1 – Begin attending Nar-Anon meetings. Nar-Anon is the narcotics equivalent to Al-Anon, founded as a support means for those whose friends and family members have been stricken by narcotics addiction. If you have any chance of helping your loved one, you must first make certain that you are properly equipped to do so. Nar-Anon will help.

2 – Consider the possibility of intervention. A quick call to our Los Angeles drug rehab facility can place you in touch with a professional interventionist who can properly address the situation at hand. Many addicts, regardless of the specific addiction, are working through some form of denial. Organizing an intervention will serve in helping your lived one come to grips with the situation, while pushing towards a healthy and happy solution for all involved.

3 – Quit enabling. Those closest to drug and alcohol addicts often enable them to continue destructive behaviors through finances, housing, or other support means. Though it may be tough to watch your loved one suffer, it is important to understand that it is a crucial part of the recovery process for both you AND the addict. Once your loved one has exhausted all of their options, they will be forced to seek out help for their dependency issues.

4 – Support your loved one by whatever means possible. Attending 12 step recovery programs, communicate, and listen to what they have to say on the topic. By making a concerted effort to continue supporting the individual throughout their recovery, you will be doing your part to ensure a successful and long-lasting outcome. 

Wednesday, December 12, 2012

The Facts: Oxycontin


OxyContin, also known as Oxycodone, is a commonly prescribed depressant that affects the body’s central nervous system. People who take this substance recreationally will often experience a sense of intense euphoria and relaxation. Those who indulge in repeated use of the drug may ultimately develop a tolerance to it’s effects, alongside a heightened risk of addiction.


Usage

OxyContin is typically prescribed for individuals in an effort to combat moderate to intense  pain caused by a medical condition, such as childbirth, cancer, fractures, dislocation, back pain, neualgia, arthritis and other severe injuries.

Side Effects

Some of the more common side effects associated with OxyContin use include confusion, nausea, drowsiness, vomiting, sedation, headaches, inhibited respiratory system, dizziness, dry mouth, constipation and sweating. These effects will often begin to subside following continued and persistent use.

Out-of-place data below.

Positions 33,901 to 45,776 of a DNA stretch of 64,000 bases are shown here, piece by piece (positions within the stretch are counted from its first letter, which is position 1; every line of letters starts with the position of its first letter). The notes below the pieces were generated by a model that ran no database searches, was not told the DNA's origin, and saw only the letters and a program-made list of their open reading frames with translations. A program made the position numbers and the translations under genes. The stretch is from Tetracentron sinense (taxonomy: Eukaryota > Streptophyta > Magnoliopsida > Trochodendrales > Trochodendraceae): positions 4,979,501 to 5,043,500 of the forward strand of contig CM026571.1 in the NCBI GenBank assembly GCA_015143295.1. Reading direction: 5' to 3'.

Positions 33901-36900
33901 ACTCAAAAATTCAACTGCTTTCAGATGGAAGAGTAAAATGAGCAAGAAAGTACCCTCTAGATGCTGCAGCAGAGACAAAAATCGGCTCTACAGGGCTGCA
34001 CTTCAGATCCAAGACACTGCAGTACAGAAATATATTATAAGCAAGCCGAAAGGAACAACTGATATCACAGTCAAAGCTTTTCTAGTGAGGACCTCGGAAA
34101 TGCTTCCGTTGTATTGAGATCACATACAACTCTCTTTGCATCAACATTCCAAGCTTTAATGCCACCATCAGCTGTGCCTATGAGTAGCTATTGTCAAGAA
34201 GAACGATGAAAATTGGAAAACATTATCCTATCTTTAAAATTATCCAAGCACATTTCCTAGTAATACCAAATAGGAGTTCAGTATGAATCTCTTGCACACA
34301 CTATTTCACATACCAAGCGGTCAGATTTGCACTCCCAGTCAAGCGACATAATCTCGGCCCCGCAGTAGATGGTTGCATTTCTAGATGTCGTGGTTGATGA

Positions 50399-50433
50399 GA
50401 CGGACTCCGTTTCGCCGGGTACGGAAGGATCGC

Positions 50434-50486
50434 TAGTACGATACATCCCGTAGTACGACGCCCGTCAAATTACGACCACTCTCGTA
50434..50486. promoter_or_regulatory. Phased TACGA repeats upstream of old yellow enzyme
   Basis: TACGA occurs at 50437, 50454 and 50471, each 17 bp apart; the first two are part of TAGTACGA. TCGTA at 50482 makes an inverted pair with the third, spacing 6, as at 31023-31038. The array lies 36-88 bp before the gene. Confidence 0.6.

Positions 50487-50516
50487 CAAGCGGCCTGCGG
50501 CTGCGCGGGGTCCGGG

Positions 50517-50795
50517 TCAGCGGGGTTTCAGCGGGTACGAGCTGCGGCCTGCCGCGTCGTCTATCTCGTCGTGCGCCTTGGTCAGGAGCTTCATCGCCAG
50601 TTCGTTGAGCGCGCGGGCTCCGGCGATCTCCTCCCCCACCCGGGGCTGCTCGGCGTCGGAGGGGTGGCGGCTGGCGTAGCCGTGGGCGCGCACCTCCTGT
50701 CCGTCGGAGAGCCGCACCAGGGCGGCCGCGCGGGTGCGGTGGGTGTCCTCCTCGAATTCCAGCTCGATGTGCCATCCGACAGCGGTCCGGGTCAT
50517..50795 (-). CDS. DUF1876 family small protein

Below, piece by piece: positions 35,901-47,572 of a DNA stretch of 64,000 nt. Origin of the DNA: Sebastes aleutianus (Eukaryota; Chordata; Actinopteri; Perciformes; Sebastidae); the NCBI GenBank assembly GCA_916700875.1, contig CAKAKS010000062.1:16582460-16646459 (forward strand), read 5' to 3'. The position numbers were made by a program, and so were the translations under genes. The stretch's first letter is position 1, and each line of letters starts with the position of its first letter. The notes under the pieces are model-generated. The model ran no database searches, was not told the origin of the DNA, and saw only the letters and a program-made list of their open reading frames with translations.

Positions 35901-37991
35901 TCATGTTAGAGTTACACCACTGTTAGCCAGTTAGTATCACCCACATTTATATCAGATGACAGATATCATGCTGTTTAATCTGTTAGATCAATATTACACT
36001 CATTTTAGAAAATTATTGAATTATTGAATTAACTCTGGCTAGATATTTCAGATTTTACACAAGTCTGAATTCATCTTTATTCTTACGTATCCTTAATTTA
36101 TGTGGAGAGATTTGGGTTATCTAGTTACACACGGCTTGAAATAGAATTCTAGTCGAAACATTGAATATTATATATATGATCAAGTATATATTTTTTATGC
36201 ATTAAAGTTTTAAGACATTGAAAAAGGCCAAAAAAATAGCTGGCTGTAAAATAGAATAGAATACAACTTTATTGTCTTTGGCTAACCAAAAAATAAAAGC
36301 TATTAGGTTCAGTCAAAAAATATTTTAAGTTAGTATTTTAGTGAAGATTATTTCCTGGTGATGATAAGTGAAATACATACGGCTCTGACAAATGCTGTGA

Warnings

OxyContin is classified as part of the opiate family, and as such, can be highly addictive. If an individual suffers an overdose, immediate medical attention must be obtained to avoid more serious consequences. Symptoms of an OxyContin overdose include seizures, slowed breathing, disorientation, small pupils, and clammy skin.

Dosage

OxyContin pills shold never be crushed, chewed or broken. This can result in an array of issues, including death, due to the rapid release of the drug’s main active ingredient. If an individual must use OxyContin to counter severe pain or discomfort, the tablets should be ingested whole alongside a cup of water. In this way, the drug’s active ingredients can be absorbed into the body over time.

Pregnancy

Women who choose to use OxyContin during pregnancy place their babies at risk for severe withdrawal following birth. Women who continue using while breast feeding will ultimately pass the drug to their child, resulting in addiction.

Need Help?

If you or someone you know is struggling with an OxyContin addiction, our Above It All addiction counselors are available to help! Give us a call today, and let our team help you back on track towards the happy, loving, and healthy life you deserve.



Monday, December 10, 2012

Kicking The Habit – Pain Pills


Many people begin taking pain pills to address an aching back or in response to a recent surgery. Initially, everything was pretty wonderful. The pain was gone, your social life was on the upswing, and your mood was directed towards the positive side of life. There was no need to worry, because after all… these drugs were prescribed by a licensed physician; “What harm could they do?”


“Faith is taking the first step even when
you can't see the whole staircase.” 
Martin Luther King Jr.

The truth is, these types of medications can do a lot of damage. If your prescription pain medication use can gotten away from you, it may be time to consider seeking out a prescription drug treatment program.